Happy friday, lovelies. Exciting plans for the weekend? My plan is to relax and spring clean and relax a bit more. Maybe I’ll have a martini & wear some faux fur.
I just read an article in Scientific American about love. After finishing an exercise in which she stared into a man’s eyes for several minutes, a participant in an experiment teared up and exclaimed, “There was a whole world in those eyes.” It’s the most beautiful thing I’ve read lately. I think we’d all treat each other more gently and with more dignity if we kept that thought in mind. Her words made my heart pound in that lovely, powerful way that happens when something resonates with you.
In other news, the plantain purchase hasn’t totally distracted me from my recent obsession with French cooking. I bought French lentils today, also known as le Puy lentils, because I ate them last night at Cafe Presse, and frankly, I can’t stop thinking about them. [This new found love of le Puy lentils is akin to a crush. It's weird, I know.]
French lentils are smaller and less starchy than those common brown lentils also known as low life legumes (kidding!). They’re also high in soluble fiber, and they fight cholesterol! These delicious little legumes are good for you, and they’re better tasting than any lentil you’ve consumed before. This dish is best when served with a good bottle of red wine. Happy eating! xo, m
Braised Lentils with Winter Greens & a Fried Egg
Adapted from Serious Eats
3 tablespoons olive oil, divided
1/2 cup French green lentils uncooked
1 bunch winter greens, such as kale, chard, collards, etc.
1 shallot, peeled and minced
1/2 cup red wine
1 clove garlic, chopped
1/8 teaspoon red chili flakes, or to taste
Splash of lemon juice or sherry vinegar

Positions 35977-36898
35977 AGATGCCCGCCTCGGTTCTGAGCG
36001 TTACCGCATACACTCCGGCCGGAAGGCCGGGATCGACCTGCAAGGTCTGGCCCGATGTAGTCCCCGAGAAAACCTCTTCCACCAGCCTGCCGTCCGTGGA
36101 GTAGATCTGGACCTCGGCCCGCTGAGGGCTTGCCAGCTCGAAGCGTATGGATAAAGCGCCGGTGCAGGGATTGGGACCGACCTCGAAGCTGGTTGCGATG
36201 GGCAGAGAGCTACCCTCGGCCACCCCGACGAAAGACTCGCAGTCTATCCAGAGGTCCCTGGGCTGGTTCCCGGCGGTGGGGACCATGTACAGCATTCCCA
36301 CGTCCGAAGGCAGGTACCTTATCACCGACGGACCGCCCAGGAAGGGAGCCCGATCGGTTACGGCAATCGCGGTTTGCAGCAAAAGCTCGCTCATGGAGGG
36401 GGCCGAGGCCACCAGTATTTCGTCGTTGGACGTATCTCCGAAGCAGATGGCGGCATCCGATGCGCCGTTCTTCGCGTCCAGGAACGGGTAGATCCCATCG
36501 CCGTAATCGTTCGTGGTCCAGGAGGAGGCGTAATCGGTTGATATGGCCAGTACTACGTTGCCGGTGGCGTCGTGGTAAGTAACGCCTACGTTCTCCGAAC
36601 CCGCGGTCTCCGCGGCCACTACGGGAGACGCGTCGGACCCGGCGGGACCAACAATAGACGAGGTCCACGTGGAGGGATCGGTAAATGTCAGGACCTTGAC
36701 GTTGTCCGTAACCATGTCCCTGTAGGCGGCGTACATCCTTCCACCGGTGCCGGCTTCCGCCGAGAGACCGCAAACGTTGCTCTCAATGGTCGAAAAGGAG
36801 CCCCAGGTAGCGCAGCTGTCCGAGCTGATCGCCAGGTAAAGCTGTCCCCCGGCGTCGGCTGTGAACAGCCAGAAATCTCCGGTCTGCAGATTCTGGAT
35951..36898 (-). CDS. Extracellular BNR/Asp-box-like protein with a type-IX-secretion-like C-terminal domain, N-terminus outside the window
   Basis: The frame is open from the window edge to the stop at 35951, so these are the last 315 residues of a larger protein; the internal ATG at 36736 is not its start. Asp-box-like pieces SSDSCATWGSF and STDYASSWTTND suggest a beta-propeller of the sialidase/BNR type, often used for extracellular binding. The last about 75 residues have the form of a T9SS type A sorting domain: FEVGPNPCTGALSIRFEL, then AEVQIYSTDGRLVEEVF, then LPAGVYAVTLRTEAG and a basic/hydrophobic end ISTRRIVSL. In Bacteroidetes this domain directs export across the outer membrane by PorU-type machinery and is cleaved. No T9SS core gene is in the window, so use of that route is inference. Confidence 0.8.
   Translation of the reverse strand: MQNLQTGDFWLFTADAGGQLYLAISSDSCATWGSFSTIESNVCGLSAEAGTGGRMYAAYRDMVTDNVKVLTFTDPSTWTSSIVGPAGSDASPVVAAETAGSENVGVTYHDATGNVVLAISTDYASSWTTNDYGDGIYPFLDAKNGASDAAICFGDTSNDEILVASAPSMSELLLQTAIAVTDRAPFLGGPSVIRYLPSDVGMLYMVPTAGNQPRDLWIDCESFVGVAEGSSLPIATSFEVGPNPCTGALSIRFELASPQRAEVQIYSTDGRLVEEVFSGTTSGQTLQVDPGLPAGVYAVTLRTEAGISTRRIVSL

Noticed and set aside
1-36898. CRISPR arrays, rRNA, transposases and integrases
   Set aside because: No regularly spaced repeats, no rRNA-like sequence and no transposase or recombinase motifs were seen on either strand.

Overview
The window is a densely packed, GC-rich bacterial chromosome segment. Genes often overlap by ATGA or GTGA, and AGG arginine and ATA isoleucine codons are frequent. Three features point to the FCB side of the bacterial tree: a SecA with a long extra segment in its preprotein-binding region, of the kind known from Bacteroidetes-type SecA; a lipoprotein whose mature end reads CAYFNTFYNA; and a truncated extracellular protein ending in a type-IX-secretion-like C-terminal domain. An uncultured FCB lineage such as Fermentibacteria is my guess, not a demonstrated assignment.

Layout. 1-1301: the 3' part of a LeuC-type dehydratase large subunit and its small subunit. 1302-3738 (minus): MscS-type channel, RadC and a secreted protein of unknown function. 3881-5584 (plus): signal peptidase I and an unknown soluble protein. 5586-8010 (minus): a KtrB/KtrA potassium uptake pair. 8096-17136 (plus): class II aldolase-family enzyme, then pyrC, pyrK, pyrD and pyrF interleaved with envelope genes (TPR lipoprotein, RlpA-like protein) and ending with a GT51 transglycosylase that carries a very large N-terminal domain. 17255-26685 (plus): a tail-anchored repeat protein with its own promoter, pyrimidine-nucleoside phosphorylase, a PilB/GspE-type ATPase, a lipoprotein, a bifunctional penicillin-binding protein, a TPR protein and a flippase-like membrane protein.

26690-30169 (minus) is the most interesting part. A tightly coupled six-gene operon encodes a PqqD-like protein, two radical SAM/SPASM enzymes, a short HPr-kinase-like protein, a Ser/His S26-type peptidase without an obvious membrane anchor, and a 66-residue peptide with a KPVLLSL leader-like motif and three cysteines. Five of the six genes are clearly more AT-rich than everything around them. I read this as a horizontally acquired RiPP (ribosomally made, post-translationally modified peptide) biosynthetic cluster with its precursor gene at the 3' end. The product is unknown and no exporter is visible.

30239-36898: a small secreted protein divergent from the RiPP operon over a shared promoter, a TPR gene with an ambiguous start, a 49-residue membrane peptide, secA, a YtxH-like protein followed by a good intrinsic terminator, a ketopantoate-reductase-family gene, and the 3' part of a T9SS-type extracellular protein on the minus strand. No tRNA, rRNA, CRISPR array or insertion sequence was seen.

salt and black pepper
Optional: chanterelle or button mushrooms. Add 1/2 cup or so to the lentils when they’re almost done cooking. You will need to add slightly more wine accordingly.
In a medium saucepan, heat 1 tablespoon of the oil over medium heat. Add the shallot and saute until soft, 2-3 minutes. Add 1 cup water and the red wine, bring to a boil, and simmer, covered, until the lentils are tender but not mushy, 30 minutes or so. Add more water as necessary. Season to taste with salt.
In the meantime, wash the greens and slice the leaves away from the stems and roughly chop the leaves. Heat 1 tablespoon of the oil, garlic, and chili flakes in a saucepan or large skillet until fragrant, then add the leaves along with 1/4 cup or so of water and a pinch of salt. Cover, turn the heat to medium-low, and allow the leaves to steam as the water evaporates, tasting for tenderness and adding more water as necessary. Finish with lemon juice or vinegar to taste, and perhaps more olive oil.
When the lentils and greens are almost done, heat the remaining oil in a small non-stick skillet and fry the eggs sunny-side-up, about 3 minutes over medium-low heat, until the whites are set but the yolk is still runny.
Serve the greens on a bed of lentils, topped with the egg and fresh black pepper. Serve with a side of steamed vegetables.